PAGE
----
Variety also listed the film as one of the most likely to sell within 24-48 hours, and this proved accurate – on Monday night, Imogene was picked up for U.S. distribution by Lionsgate, who will release the film in conjunction with its partner, Roadside Attractions.

We also found this fantastic report on Tumblr from a fan who attended the premiere screening:

On paper Imogene is somewhat similar to her character in Bridesmaids— a bit of a trainwreck, jaded, her life a total mess. However, Kristen really made this character different. It was just the way she carried herself…I was just surprised that she was able to differentiate the role from the one in Bridesmaids.

Annette Bening – I mean, not that it’s any surprise, but she was flawless. It’s a really great character role and she did fantastic with it. Her rapport with Matt Dillon, who plays her boyfriend, was hilarious, and Matt Dillon himself KILLED in his part. Christopher Fitzgerald played Imogene’s brother and again, just really fantastic.

And Darren! He was honestly, genuinely great in the role. It was not Blaine-like at all. He played Lee as much more laidback, a little sarcastic but not too biting, and charming as hell in a not slick at all way. His role is significant, but like the other characters, firmly in the supporting role of Imogene — as far as material, it was a lot of banter with Kristen Wiig, charming Kristen Wiig, and getting a little hot and heavy with her too. There wasn’t much in the dramatic department, though he has a few sweet, sort of earnest scenes with her character. It’s definitely a bit of manic pixie boy syndrome but it fit him perfectly. The writing is smarter and just better than what Glee churns out, and so I think that helped elevate him too – personally I’ve always thought of Darren as an actor who can carry strong material, but when the writing isn’t there, he can fall down on improving it, if that makes sense; if you give him dialogue that sounds like a HUMAN BEING, he is much stronger.

You can watch a cast Q&A from the premiere right here, as well as a cool video featuring Darren and the directors discussing the ensemble piece:

And because we’re us, we just wanted to make sure you also saw this video posted by Darren Criss on the day of the premiere:

“In the car, on the way to the world premiere screening of Imogene… Don’t have many words other than this:”


Darren Criss on WhoSay

How are you liking the sound of Imogene so far? Will you go see it in theaters?

Legion M president Jeff Annison introduces the first fan-owned entertainment company

"Opening the gates to Hollywood" with fandom-powered entertainment production.

2:12 pm EDT, August 24, 2016

Hypable speaks to co-founder Jeff Annison about Legion M’s goals, fan engagement, and potential impact on the entertainment industry.

An exciting new project launched over the summer: Legion M, the world’s first fan-owned entertainment company.

At San Diego Comic-Con, Hype Podcast sat down with co-founder and company president Jeff Annison, in order to learn more about the ambitious startup that promises to give fans more creative control of entertainment production.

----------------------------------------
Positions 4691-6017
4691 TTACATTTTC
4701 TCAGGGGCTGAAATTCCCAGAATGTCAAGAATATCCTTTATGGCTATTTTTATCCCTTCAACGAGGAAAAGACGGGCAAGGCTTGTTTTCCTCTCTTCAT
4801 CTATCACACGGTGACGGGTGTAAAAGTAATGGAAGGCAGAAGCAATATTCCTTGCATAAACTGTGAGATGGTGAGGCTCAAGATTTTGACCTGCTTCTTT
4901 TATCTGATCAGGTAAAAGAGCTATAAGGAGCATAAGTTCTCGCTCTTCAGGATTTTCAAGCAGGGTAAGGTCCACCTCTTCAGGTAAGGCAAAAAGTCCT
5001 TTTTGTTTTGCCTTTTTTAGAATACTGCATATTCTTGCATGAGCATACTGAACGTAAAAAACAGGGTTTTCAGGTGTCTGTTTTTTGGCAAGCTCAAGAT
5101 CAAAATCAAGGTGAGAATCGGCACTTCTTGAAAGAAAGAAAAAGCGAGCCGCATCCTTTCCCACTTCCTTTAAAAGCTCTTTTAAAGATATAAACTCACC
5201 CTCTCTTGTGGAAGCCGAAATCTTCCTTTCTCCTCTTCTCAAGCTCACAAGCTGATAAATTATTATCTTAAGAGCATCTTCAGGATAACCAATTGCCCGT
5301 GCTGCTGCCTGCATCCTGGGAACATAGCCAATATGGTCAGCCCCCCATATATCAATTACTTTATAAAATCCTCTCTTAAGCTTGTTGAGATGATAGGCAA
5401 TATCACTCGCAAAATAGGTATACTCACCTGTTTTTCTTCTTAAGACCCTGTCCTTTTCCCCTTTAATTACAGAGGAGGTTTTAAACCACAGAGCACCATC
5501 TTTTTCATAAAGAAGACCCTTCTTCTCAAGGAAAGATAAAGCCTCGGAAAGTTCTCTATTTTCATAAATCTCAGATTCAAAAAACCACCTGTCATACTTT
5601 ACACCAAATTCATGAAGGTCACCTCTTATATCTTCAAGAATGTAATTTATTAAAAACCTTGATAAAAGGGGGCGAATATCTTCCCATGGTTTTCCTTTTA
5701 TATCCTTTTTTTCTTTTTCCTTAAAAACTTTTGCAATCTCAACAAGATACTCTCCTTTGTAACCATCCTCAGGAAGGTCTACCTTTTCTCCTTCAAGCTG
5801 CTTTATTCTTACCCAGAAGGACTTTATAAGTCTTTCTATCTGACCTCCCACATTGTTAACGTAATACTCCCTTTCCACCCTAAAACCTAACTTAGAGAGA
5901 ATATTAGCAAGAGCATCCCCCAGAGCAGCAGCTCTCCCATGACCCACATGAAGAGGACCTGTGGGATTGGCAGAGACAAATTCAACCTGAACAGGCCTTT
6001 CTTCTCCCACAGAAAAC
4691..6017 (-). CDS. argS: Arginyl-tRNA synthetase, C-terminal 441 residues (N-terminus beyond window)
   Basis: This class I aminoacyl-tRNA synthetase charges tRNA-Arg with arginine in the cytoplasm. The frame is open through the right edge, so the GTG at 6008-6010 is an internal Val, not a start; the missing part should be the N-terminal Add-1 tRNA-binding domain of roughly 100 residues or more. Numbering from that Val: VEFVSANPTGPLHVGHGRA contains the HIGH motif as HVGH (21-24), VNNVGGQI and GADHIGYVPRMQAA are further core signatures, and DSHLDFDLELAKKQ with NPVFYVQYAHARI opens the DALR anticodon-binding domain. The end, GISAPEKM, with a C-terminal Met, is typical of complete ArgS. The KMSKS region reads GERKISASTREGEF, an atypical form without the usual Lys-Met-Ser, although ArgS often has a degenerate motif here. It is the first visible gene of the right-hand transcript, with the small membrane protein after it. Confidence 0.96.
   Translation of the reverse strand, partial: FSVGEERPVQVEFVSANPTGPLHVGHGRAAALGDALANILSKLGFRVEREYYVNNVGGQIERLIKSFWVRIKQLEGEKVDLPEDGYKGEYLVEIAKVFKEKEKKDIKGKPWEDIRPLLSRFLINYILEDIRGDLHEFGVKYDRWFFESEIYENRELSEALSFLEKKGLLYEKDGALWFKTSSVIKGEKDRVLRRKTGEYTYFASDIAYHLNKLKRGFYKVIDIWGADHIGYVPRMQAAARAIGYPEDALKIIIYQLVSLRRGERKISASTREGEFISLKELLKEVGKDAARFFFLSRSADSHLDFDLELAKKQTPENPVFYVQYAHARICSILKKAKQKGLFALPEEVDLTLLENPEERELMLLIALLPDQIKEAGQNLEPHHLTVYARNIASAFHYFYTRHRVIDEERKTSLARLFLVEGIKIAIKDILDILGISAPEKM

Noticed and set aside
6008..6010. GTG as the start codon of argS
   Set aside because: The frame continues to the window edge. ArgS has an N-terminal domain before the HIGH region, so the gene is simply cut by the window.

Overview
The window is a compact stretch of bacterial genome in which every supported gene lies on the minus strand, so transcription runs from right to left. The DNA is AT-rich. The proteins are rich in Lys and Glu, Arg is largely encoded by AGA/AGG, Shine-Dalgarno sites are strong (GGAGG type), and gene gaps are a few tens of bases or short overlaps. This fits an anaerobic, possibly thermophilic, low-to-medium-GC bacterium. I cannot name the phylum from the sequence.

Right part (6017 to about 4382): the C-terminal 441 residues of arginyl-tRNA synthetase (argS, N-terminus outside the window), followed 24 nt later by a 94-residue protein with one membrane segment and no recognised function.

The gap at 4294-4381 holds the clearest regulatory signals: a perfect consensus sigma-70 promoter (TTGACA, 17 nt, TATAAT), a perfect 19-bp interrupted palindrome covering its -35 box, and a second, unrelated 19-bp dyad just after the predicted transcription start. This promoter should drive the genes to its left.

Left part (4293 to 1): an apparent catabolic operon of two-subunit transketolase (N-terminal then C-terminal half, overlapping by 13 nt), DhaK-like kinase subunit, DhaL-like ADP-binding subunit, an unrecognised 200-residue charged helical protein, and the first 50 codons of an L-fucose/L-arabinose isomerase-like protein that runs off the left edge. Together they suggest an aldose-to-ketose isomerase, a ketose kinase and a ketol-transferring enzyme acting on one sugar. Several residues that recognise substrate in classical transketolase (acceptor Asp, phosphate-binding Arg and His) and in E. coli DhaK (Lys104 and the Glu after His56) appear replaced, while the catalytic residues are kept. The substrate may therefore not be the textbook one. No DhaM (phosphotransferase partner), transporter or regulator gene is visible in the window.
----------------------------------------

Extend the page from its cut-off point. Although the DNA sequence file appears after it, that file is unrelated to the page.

Read full article

Hypable speaks to co-founder Jeff Annison about Legion M’s goals, fan engagement, and potential impact on the entertainment industry.

An exciting new project launched over the summer: Legion M, the world’s first fan-owned entertainment company.

At San Diego Comic-Con, Hype Podcast sat down with co-founder and company president Jeff Annison, in order to learn more about the ambitious startup that promises to give fans more creative control of entertainment production.

The full interview is available to download here or via iTunes, or you can stream it below:

In the interview, Annison explains the mission of Legion M, which is to bring fans directly into the production process. Says Annison, “For the first time in history, we are architected to be built from the ground up to be owned by fans.”

With a ‘Legion’ of fan investors behind them, Annison believes that Legion M’s approach to selecting and developing projects will be very different from anything else we’ve seen in Hollywood.

Where usually creators will struggle to make their content stand out from the crowd, “bringing the audience into the process [of creating entertainment], we’ve already got a built-in audience,” Annison explains. “If you can have the audience of content be invested in content, it gives that content a competitive advantage.”

One of the key ways in which Legion M hopes to influence the creative industry is by opening the door for more diverse projects.

As Hollywood is so revenue-driven, oftentimes the ‘risk’ of letting a movie’s lead character be a woman, a person of color and/or a member of the LGBT community is simply considered too great. But Legion M, being owned by fans, has the opportunity to tip the scales. Because if the investors want more diversity and new kinds of stories, that’s exactly what they’re going to get.

“The reason that there are so many superhero movies and reboots and remakes… Hollywood’s figured out the formula. You pick something with an established fanbase, and if you make the movie you know it’s less risky because you know those people are gonna come see the next Superman movie,” says Annison. “Whereas if it’s an unknown story, you just don’t know. So we believe when you make the audience part of the process, these fans that are part of our studio … if you’ve got an audience that’s baked into it, that gives you so much more creative leeway.”

In practice, this means that Legion M, “could come up with a completely new and novel story that’s never been tried before, and know that it’s gonna have some success” — which means that it’d actually get produced, unlike many original ideas that come to Hollywood to die.